There are a couple finer points when dealing with for loops. For one, the loop variable can iterate over any array. As stated in the Length 7 snippet, [0:2:8] simply evaluates to [0,2,4,6,8] when looped through. Since OpenSCAD isn't type safe, make sure that the loop body can handle the loop effectively. Besides a special for loop for dealing with intersections, there are a couple variations that greatly expand the for loop's capability that I'll describe when there are more bytes.

Length 15:

Adding to the list of built-in modules:


(Note that [x,y,z] is a vector, which is basically an array in OpenSCAD. You can substitute the whole expression for a variable that equals a vector.) When applied to a sphere, you can do things like stretch it so it becomes a blimp-like shape:


This command can be applied to any sub-tree and have a similar effect.

Length 16:


This command takes the bounding box of the subtree, and stretches (or shrinks) each axis to fit in a new bounding box. For example, say you have a sphere of radius 10:


If you resize it to a 5x8x10 bounding box, it becomes:

Whatever this is

Length 17:


(where h means height)

If I take this 2D square (size 10x10):


and I apply a linear extrude with a height of 5 to the square, then I get a rectangular prism:

Rectangular prism

Length 18:

While you can't set arrays from inside a for loop (the variable inside the for loop shadows the variable in the wider scope), OpenSCAD compensates by adding list comprehensions.


This list comprehension iterates i from 1 through 10, and for each value of i, the result is 2i. This expression results in the array [2, 4, 6, 8, 10, 12, 14, 16, 18, 20]. Note that this array could have been produced with [2:2:20].

Length 19:


(Note that STL is a file format for 3D models. It contains a triangular mesh of all of the surfaces in a model.)

If I save the hilbert cube model from here as model.stl in the same folder as the .scad file, OpenSCAD allows you to use it as a component of the model (e.g. you can perform CSG operations on the model).

Hilbert cube

Length 20:

Let's do some animation!

$vpr= [45,0,$t*360];

$vpr is a special variable in OpenSCAD. It contains the rotation of the viewport ($vpt and $vpd contain the translation and distance, respectively). If you assign them a new value, the viewport changes to that value.

As stated earlier, $t contains a value between 0 and 1.

To start with animation, click View > Animate. That will bring up a bar like this:


Time will automatically change when you configure the other two values. This becomes the value of $t.

Steps means the amount of steps that $t will go through between 0 and 1.

FPS is the amount of steps OpenSCAD will go through every second.

If "Dump Pictures" is selected, as OpenSCAD goes through the animation, it will save the pictures sequentially.

With the above code, 30 steps, and 10 FPS, I get this exciting animation:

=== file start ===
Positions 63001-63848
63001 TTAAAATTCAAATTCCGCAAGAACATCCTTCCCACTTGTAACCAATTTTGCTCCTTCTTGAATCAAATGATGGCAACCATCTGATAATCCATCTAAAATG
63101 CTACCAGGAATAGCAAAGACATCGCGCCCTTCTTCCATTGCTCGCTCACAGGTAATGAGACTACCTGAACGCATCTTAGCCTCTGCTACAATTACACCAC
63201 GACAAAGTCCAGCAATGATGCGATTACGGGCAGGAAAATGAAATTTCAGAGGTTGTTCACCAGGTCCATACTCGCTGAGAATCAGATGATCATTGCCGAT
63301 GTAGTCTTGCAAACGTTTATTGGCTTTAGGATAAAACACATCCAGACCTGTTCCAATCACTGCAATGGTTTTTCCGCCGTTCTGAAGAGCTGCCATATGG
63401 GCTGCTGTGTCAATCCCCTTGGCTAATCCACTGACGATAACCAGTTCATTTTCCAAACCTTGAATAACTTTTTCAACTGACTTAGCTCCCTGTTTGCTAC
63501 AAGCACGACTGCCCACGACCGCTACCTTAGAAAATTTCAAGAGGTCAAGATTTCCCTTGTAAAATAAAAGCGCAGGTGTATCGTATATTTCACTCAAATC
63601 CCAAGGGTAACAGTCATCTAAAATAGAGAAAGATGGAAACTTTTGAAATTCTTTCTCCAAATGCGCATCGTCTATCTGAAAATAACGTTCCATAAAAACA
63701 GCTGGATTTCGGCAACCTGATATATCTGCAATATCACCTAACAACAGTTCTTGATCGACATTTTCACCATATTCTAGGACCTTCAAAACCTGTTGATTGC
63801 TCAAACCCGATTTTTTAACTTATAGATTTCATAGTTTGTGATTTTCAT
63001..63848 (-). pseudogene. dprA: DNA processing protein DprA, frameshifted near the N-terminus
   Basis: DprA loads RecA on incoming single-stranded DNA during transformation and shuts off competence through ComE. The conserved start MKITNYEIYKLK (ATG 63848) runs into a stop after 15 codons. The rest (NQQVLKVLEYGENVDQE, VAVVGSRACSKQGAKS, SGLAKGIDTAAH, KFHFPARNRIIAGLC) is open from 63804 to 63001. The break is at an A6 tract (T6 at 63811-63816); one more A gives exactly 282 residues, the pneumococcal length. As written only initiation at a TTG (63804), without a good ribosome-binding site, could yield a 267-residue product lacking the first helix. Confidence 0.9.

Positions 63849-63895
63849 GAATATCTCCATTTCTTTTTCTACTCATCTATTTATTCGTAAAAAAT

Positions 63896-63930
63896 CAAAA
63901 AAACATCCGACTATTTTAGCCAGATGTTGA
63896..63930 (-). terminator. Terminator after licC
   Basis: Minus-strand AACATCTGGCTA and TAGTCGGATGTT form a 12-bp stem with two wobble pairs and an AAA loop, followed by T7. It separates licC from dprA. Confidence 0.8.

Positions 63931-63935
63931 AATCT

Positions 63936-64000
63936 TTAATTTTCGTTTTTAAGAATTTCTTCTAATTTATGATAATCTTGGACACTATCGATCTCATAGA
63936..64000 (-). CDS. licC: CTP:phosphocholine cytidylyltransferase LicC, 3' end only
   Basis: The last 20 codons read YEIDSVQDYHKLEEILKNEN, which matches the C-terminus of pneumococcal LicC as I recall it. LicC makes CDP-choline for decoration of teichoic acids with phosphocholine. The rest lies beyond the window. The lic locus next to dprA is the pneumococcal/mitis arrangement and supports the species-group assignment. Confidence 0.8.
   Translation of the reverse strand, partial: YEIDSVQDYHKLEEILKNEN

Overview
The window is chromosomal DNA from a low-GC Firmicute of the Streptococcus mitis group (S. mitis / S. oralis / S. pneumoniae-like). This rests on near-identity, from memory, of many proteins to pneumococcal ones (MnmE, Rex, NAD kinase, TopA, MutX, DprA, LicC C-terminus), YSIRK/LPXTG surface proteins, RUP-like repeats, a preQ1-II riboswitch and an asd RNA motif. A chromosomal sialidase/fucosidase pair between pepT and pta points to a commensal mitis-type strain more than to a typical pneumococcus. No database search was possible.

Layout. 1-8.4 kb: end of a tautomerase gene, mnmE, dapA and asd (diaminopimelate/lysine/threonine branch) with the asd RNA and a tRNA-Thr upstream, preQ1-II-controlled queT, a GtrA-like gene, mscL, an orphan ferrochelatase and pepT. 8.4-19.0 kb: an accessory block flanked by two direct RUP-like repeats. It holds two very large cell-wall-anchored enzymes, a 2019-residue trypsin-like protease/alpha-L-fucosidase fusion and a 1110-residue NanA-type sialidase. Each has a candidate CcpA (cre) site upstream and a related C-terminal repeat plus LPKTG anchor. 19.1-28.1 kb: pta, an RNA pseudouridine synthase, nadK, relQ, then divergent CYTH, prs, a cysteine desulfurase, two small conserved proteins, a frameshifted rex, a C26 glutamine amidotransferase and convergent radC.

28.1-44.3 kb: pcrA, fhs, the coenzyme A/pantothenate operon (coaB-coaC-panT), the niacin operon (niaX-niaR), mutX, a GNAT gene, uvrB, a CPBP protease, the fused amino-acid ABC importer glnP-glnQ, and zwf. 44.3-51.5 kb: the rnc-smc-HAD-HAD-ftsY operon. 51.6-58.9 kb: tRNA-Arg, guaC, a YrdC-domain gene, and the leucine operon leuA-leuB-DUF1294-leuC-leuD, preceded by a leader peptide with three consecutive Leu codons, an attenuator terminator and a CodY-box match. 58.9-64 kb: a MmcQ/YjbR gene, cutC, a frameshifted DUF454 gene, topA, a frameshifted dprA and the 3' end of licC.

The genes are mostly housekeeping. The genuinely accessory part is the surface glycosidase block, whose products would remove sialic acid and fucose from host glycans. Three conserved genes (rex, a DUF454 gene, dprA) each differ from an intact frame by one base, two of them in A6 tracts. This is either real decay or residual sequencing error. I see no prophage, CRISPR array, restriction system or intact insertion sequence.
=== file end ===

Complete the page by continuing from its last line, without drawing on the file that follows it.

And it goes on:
Super exciting

Of course, you can use $t in other places as necessary.

  • 1
    \$\begingroup\$ Looks like a very interesting language; I'd love to see more. :) \$\endgroup\$ Commented Oct 8, 2015 at 18:35
  • \$\begingroup\$ I did not expect to see an OpenSCAD answer here, props! \$\endgroup\$
    – cole
    Commented Oct 10, 2015 at 3:59

JavaScript, EcmaScript 6

I will be focusing on features/snippets of/from ES6 standard in this answer. Some snippets require knowledge of topics previously presented, so you may want to read this bottom-to-top.

Length 17 snippet:


More Unicode support! .codePointAt() is a Unicode-compliant version of .charCodeAt(). For example, if you were to take


you would find 55362. This might seem right, but if you convert it to hexadecimal, you would find that it corresponds to U+D842. Looking on Graphemica, we can see that the character is actually U+20BB7. U+D842 is one of the two surrogates that makes up the UTF-16 representation of that character.

But enough of these details: the point of .codePointAt() is to find the actual Unicode point of the character. "𠮷".codePointAt() is 134071, or U+20BB7—the correct result. Finally Unicode lovers can use JavaScript!

Length 16 snippet:


Another nice feature of ES6 is proper Unicode support! If you tried this code in ES5:


You might be surprised to find that the answer is false! The problem here is in JavaScript's default encoding, UTF-16: characters above U+FFFF are actually represented as 2 chars, called "surrogates". (You can learn more about this on Wikipedia.) In order to fix this, you need a more complex regex:


ES6 introduces the u flag on regexes. When u is set, characters above U+FFFF are still captured as a single char. So /^.$/u.test("𠮷") returns the correct result: true.

Length 15 snippet:


Back to tagged templates! ES6 comes with a function all set up to be used as a tag: String.raw. This returns the raw text you typed in the template (replacing interpolations with their values), so the above snippet is equalivalent to "q\\n".

Length 14 snippet:


As you may know, JavaScript's numbers are not arbitrary-precision; they have exactly 53 bits of precision. This can cause problems when trying to add decimal numbers:

var point3 = 0.1 + 0.2;
alert(point3 === 0.3); // false!

The problem here is that neither 0.1 nor 0.2 can be represented exactly in binary, and when adding them together, the least significant bit is rounded the wrong way, resulting in 0.30000000000000004 instead of 0.3.

Number.EPSILON was added as a workaround to this problem; it is equal to 2-53, the smallest number that can be added to 1 without rounding back down to 1. We can use this to create a new equals function:

equals = (num1, num2) => Math.abs(num1 - num2) < Number.EPSILON;